Sympathy For The Devil: What Lovecraft and ISIS Get Wrong About The Yazidi

35 – Sympathy For The Devil: What Lovecraft and ISIS Get Wrong About The Yazidi

Joining Mike and Wendy today is Milwaukee Ghosts’ founder, Allison Jornlin, for a discussion about a Kurdish ethnic and religious group currently in the news for being attacked by ISIS, the Yazidi. You guys remember The Kurds, right? They’re the ethnic group who believes in women’s rights and is cool with democracy, basically they’re the good guys in the Middle East whom the rest of the people in the area are constantly persecuting. Saddam Hussein loved to “re-educate them” and the Islamic State isn’t much nicer to them. Well, one of the reasons that the Yazidi is so unpopular in the halls of Middle East High is because Sunni Muslims believe that the group worships the Devil. Yeah, that sounds bad, and that’s why we get at the heart of the truth in this episode.

To get the conversation started right, they discuss current beliefs about The Devil, as the Vatican hosts a special exorcism course this week in Italy (they’re calling it a pastoral emergency.)

In the Yazidi religion, which borrows heavily from Judaism, Christianity, Islam, and Zoroastrianism, when their lead angel Taus Melek (they call him the Peacock Angel, and use Avian imagery to describe him), originally refused to bow to Adam (of Adam & Eve, Garden of Eden fame) , it’s similar to the pride that leads to the Fall of Lucifer in Christian mythology. But instead of pride, Taus Melek refuses to bow to Adam because the human is an earthly creation and not a heavenly one. He has a disagreement with God, but in the end, they make up and the Peacock Angel ends up feeling bad for what he has done and reconciles with the Almighty. So, one of the major figures in their religion is basically a redeemed version of Satan. And that’s where the misconceptions come in.

H.P. Lovecraft famously makes them the bad guys in his short story, “The Horror at Red Hook”:

“Most of the people, he conjectured, were of Mongoloid stock, originating somewhere in or near Kurdistan—and Malone could not help recalling that Kurdistan is the land of the Yezidis, last survivors of the Persian devil-worshippers.”

We made Wendy read one of the author’s most notoriously racist and lazy stories for this episode and we find out what happens when we sacrifice a virgin at the altar of Cthulhu.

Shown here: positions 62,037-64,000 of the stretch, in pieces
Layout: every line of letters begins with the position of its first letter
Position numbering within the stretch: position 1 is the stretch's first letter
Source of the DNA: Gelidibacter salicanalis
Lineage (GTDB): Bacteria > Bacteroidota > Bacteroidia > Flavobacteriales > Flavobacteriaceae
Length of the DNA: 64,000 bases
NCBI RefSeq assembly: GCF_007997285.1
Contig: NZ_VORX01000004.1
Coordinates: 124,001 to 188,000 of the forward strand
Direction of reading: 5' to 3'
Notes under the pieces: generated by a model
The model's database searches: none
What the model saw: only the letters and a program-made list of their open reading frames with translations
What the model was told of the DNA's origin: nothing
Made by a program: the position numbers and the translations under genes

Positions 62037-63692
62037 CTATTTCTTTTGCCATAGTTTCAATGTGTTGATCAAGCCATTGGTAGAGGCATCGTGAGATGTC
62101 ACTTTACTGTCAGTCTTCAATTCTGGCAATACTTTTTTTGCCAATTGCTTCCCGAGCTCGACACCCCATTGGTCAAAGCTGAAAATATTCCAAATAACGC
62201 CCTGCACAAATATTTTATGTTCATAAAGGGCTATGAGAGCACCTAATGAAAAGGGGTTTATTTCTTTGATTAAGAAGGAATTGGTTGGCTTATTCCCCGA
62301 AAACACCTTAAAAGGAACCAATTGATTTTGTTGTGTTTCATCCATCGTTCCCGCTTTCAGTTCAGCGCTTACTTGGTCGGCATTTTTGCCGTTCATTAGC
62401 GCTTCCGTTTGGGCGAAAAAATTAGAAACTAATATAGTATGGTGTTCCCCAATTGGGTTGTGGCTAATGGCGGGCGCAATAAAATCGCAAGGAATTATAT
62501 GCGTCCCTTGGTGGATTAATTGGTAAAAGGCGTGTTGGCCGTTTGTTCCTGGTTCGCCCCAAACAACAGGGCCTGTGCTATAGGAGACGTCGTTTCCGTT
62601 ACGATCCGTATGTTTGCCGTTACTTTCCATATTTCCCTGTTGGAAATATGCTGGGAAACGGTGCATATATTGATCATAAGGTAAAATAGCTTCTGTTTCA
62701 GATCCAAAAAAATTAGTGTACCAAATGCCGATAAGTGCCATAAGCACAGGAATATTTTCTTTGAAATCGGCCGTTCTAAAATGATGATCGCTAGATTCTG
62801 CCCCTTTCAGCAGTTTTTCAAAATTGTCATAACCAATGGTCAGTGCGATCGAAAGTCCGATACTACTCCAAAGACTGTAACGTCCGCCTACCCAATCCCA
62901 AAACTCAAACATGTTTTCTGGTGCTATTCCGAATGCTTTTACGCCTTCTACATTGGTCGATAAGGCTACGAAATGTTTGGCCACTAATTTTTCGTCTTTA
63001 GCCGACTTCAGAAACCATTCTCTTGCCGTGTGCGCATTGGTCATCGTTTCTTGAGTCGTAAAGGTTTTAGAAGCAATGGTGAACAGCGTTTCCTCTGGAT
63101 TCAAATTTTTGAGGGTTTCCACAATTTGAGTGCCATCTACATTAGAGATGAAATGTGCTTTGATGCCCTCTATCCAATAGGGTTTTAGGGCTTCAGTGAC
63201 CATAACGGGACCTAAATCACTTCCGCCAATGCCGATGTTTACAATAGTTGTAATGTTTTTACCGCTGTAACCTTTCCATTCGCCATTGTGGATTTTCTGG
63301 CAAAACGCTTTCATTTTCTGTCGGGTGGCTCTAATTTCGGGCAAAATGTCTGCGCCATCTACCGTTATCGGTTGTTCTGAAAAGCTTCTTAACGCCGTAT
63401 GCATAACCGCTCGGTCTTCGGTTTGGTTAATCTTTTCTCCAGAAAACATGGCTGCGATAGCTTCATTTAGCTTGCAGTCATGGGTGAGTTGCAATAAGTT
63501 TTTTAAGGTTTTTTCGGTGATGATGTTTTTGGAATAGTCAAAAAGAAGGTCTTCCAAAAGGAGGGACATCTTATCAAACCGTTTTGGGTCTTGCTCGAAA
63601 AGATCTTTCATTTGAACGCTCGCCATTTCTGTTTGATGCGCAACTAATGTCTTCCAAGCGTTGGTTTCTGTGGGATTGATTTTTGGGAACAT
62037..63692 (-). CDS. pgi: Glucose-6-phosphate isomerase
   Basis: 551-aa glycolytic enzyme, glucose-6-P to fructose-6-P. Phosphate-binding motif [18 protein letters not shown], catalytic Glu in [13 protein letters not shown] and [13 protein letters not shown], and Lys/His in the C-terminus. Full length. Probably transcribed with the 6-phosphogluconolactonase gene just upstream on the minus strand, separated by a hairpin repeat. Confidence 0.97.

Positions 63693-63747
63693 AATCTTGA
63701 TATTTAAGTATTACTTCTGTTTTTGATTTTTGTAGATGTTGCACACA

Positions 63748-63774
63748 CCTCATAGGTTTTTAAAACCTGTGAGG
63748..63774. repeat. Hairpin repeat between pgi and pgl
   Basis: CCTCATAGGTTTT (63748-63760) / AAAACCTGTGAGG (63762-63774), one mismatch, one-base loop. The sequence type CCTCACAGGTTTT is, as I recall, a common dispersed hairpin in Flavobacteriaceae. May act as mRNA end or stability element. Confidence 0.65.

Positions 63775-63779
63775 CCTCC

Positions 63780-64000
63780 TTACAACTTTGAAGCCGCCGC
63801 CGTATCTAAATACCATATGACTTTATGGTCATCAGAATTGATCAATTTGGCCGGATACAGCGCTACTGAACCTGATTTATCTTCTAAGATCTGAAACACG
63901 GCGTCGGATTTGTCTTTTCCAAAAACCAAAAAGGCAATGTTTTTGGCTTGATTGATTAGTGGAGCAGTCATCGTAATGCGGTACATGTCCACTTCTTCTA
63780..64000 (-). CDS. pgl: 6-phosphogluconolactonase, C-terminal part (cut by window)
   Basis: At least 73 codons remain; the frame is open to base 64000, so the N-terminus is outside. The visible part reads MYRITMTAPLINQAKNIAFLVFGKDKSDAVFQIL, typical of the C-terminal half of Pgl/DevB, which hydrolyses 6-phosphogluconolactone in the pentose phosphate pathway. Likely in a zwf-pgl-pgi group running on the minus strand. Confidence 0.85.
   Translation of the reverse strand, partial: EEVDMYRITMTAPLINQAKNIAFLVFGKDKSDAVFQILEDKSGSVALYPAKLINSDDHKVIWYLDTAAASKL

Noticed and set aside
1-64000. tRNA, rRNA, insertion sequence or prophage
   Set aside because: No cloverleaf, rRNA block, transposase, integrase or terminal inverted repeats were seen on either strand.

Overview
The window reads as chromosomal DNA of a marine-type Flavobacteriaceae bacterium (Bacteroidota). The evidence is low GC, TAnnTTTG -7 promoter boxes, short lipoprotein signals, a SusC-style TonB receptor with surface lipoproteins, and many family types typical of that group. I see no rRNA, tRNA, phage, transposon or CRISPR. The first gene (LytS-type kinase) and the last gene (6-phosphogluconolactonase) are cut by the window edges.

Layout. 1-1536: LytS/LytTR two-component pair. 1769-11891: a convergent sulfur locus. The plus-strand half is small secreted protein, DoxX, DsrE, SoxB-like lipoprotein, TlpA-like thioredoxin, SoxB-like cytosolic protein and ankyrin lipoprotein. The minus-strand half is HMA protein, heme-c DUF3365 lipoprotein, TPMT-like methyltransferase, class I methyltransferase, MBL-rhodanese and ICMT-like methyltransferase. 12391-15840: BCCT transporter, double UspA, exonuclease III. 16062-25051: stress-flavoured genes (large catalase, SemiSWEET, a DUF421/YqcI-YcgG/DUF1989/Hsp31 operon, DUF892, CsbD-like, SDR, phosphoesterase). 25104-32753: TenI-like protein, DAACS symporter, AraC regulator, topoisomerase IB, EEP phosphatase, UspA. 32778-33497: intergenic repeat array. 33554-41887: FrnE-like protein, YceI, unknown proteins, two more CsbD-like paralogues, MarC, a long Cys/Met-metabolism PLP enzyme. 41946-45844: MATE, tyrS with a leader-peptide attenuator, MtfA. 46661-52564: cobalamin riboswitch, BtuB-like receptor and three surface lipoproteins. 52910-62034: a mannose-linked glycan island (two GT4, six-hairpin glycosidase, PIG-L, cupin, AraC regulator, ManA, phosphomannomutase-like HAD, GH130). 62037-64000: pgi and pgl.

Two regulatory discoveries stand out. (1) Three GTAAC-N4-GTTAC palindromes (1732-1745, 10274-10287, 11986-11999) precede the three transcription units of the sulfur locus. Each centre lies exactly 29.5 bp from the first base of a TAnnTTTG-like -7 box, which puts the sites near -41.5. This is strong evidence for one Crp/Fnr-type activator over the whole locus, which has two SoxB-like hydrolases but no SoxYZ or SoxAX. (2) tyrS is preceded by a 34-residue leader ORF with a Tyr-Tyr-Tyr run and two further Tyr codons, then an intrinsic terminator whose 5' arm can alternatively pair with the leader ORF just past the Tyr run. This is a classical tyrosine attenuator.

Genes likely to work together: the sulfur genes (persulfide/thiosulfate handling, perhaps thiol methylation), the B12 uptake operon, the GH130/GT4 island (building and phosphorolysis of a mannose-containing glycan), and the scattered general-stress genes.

But Lovecraft isn’t the only one, The Exorcist, uses Yazidi imagery as well in their portrayal of Pazuzu, the demon who takes over the body of Linda Blair’s character in the film. The avian imagery of the idol that Father Merrin (Max Von Sydow, the “old” exorcist) encounters in his travels through Iraq is one of Hollywood’s most famous visual depictions of The Devil. Basically, they took a Yazidi image, Taus Melek, and told everyone that it was going to possess the souls of their daughters – can you see why these poor people get such an unjust reputation?

We get into a little more of the Yazidi creation myth, appropriate because Wednesday April 15th was the Yazidi New Year, so Happy New Year, Yazidis! And then we finish up the episode with this week’s song.

 

Yazidi Links

The Vatican, “Course of Exorcism, Prayer, and Liberation”

CNN, “A Yazidi captive’s tale: Sold by ISIS as a sex slave”

H.P. Lovecraft, “The Horror At Red Hook”

The Exorcist Connection, The Telegraph, “The Devil Worshippers of Iraq”

Featured Song: Barbwire Heart by Sunspot

Hold my outrage tight to me,
Righteousness like a shield.
My indignation,
is a wound I’ll never heal,Slights and jabs and every little pain,
Long memory plays every scar again.

In this barbwire heart,
beats my rosary,
without its angry rhythm,
I don’t know who I’d be.

Picking my scabs bloody,
Reinfected every sore,
Every step I take is,
Towards evening the score.

Slights and jabs and every little pain,
Long memory plays every scar again.

In this barbwire heart,
beats my rosary,
without its angry rhythm,
I don’t know who I’d be.

One thought on “35 – Sympathy For The Devil: What Lovecraft and ISIS Get Wrong About The Yazidi”